Sunday, May 6, 2001
Rugby thrivingTHE BUMPER STICKER says it all: "Rugby players eat their dead." Kitschy. Cool. True, actually. But more on that later.
The simple game is about more
than busting heads, it's about
By C.R. Dudley
Special to the Star-Bulletin
Eschewing protective pads, rugby players tend toward the tough, good ole boy type.
If you decide to give the game a try, your first confused, ball-fumbling moments will get you something it's difficult to find anywhere else -- 40 friends and rights to beers afterwards (or soda if you're so inclined).
"I moved to Hawaii on a Tuesday, went to my first practice on Thursday, played my first game that Saturday and had a whole bunch of new friends just like that," said Hawaii Harlequins Rugby Football Club executive director, Ron Watson.
It's an international cast of friends. The Harlequins boast players from New Zealand, Scotland, Australia, Ireland and Kenya, among other places. Watson, 56, still somewhat encumbered with the Texas drawl he grew up with, has played and coached all over the world.
Web site: http://www.angelfire.com/hi3/HawaiiHarlequins/
E-mail: cowartm001@ hawaii.rr.com
Show up to practice: Thursdays, 7:15 p.m. at Kanewai Park on Dole Street, just east of the University of Hawaii's Manoa campus. Bring shorts, a T-shirt and a pair of cleats. Ask for Ron Watson. He'll get you started correctly.
Other rugby sites:>> http://www.usarugby.org
Rugby, envied by enthusiasts of other sports for its tough reputation, is actually a simple game. It is played on a field, or "pitch," 120 meters long by 50 meters wide (roughly 395 feet by 165 feet). The basic rules are simple. There is no passing forward. The ball can only be advanced while running or kicking.
There are 15 players on each side, eight forwards and seven backs.
After an infraction, the forwards scrum down in that mass of tightly knotted bodies everyone is familiar with; it looks like a big, colorful spider. To score points a player must physically touch the ball to the ground in the end zone, known as a try zone, hence the American "touchdown" in football.
"The hardest thing to learn is to pass the ball properly,'' Watson said. "You pass off your opposite foot and that can be difficult at first. You have to be mobile. It's a quicker game than it used to be."
Rugby has its own natural selection process. It's beginning right now. If you're the type that is actually considering giving the game a try, then you are probably pretty well settled in the mental department for it. It's definitely not a game for the weak, or weak-hearted.
"It can be a hard game in Hawaii," concedes Watson. "There are very few good coaches who will teach players how they're supposed to play, what the rules are, about respect for the game. You've got to play with a good attitude. You don't raise a fist in rugby. It's not a place to come out and be macho."
A rugby player should play because he wants to enjoy the game, not to go beat somebody up. If you do show up to play, expect some good-natured, Scottish accented ribbing from the other players delivered in the "What are you, a bloody poofter?" vein.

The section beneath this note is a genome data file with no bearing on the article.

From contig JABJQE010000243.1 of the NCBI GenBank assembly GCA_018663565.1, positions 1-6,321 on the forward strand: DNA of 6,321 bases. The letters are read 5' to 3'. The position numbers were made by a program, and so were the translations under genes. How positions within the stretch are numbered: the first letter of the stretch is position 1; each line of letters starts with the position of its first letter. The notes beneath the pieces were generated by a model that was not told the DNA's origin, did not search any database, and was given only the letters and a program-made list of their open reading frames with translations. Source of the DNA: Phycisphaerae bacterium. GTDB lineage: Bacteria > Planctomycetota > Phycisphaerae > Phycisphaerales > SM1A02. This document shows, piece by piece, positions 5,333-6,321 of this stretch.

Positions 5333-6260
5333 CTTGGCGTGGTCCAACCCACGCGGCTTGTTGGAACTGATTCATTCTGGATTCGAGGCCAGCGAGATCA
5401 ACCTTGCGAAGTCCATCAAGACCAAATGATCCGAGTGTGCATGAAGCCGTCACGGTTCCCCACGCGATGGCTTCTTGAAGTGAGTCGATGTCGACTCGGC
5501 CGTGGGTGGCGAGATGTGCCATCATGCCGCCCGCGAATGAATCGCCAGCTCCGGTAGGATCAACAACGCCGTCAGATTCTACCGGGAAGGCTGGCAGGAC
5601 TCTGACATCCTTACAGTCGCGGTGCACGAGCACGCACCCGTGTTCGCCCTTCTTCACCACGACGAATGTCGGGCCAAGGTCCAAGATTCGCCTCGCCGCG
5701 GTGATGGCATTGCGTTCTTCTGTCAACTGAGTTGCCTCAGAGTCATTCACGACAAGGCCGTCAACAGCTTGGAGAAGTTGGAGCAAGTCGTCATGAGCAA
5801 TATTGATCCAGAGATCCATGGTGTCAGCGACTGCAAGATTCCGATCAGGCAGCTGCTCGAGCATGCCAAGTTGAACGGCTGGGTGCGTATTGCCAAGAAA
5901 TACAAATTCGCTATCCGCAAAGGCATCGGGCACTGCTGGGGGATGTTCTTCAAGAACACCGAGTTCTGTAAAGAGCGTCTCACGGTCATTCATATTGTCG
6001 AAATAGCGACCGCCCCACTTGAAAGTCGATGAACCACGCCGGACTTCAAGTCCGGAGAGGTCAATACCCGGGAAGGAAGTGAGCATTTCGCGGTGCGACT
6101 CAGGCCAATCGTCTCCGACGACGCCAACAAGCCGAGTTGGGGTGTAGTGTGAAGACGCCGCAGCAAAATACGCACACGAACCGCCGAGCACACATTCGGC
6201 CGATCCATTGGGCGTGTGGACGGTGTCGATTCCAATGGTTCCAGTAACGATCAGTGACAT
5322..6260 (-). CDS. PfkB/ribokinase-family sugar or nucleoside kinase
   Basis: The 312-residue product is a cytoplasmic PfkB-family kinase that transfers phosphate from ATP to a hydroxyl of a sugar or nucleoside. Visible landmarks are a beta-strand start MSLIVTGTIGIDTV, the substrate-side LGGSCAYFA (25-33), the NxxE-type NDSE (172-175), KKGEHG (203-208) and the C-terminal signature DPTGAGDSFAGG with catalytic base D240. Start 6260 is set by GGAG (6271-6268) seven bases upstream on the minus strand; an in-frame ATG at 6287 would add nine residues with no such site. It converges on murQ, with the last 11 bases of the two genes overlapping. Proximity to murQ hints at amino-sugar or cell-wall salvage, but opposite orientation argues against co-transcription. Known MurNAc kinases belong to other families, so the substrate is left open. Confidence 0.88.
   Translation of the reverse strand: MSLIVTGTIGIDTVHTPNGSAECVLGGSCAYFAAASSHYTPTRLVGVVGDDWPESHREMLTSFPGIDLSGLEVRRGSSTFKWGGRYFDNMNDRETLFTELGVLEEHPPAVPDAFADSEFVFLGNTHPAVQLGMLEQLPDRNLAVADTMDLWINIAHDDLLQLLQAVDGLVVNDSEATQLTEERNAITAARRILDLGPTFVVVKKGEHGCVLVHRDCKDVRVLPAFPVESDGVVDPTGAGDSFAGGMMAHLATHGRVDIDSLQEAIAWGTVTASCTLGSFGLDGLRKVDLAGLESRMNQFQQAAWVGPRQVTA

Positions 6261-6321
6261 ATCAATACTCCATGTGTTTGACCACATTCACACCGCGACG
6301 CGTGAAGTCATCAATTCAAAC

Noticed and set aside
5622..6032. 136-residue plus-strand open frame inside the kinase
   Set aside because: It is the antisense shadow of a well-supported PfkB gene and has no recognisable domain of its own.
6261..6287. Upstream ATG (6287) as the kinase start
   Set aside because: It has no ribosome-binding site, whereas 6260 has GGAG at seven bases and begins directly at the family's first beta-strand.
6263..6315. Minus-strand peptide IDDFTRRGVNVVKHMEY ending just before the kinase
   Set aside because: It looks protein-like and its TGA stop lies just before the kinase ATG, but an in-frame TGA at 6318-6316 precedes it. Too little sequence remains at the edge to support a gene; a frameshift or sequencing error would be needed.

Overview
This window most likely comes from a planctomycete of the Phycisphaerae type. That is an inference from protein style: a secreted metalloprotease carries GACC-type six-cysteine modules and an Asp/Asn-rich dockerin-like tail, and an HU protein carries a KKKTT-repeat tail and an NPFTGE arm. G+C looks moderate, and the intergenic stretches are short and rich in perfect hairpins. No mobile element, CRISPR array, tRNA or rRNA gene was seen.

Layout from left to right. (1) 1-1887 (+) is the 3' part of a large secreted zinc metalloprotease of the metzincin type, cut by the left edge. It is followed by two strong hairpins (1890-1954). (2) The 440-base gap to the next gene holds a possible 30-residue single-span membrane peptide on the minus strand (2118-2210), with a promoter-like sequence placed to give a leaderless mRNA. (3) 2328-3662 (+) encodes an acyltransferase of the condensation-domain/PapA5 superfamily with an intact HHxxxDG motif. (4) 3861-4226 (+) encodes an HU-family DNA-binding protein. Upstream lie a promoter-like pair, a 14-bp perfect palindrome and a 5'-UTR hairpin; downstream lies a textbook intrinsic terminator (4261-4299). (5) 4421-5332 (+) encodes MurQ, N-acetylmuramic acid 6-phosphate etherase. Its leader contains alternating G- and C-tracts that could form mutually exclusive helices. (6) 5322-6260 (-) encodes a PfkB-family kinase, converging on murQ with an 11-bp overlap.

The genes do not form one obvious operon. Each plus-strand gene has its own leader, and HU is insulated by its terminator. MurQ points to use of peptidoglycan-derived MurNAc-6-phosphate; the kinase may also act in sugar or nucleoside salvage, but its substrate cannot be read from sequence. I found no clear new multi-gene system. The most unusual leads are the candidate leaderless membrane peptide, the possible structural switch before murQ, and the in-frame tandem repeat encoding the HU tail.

"Rugby is a social game,'' said Watson. "The Harlequins have developed into a social sports team. Playing a match is only half the game. The other 50 percent is social. It's really about camaraderie."
Watson is sharing his love of the game with his son, Chris, a 16-year-old Kaiser High School student who plays for the high school league his father started.
At 6-foot-plus and built, well, like a rugby player, Chris Watson looks forward to years of rucking and mauling (controlled madness on the pitch).
"I promised Chris I would send him to Australia for a year after he graduates from high school. They've got a great rugby tradition and lots of scholarships for rugby players down there," Watson said.
According to rugby lore, in 1823, William Web Ellis of Rugby School in England got frustrated with a mud-soaked soccer game, picked the ball up out of the muck and ran with it. In the finest of English traditions the ensuing mayhem was set to rules, thus becoming the game of rugby.
It didn't take long for the infant game to reach the Islands.
"Rugby has been in Hawaii since the late 1800s," Watson said.
With rugby comes a long history of traditional songs, rules of behavior, rules for drinking, deference to the captains, and a deep respect for the game.
Respect for the referee is a given, according to Watson. Unlike other sports where griping about calls and general whining are almost sanctified, in rugby a wrong word to the ref will result in penalties. A wrong word could even cost a team the game if the ref takes his revenge in a crucial moment.
With several hundred players making up seven teams on Oahu, there are plenty of opportunities to give the game a try.
The Harlequins are the only club with a Web site and a published phone number.
As to the accuracy of the saying, "rugby players eat their dead," the 1993 movie "Alive" dramatized the real-life story of an Uruguayan rugby team forced into cannibalism to survive in the Andes. So, rugby players do, or at least did when forced by circumstance, eat their dead.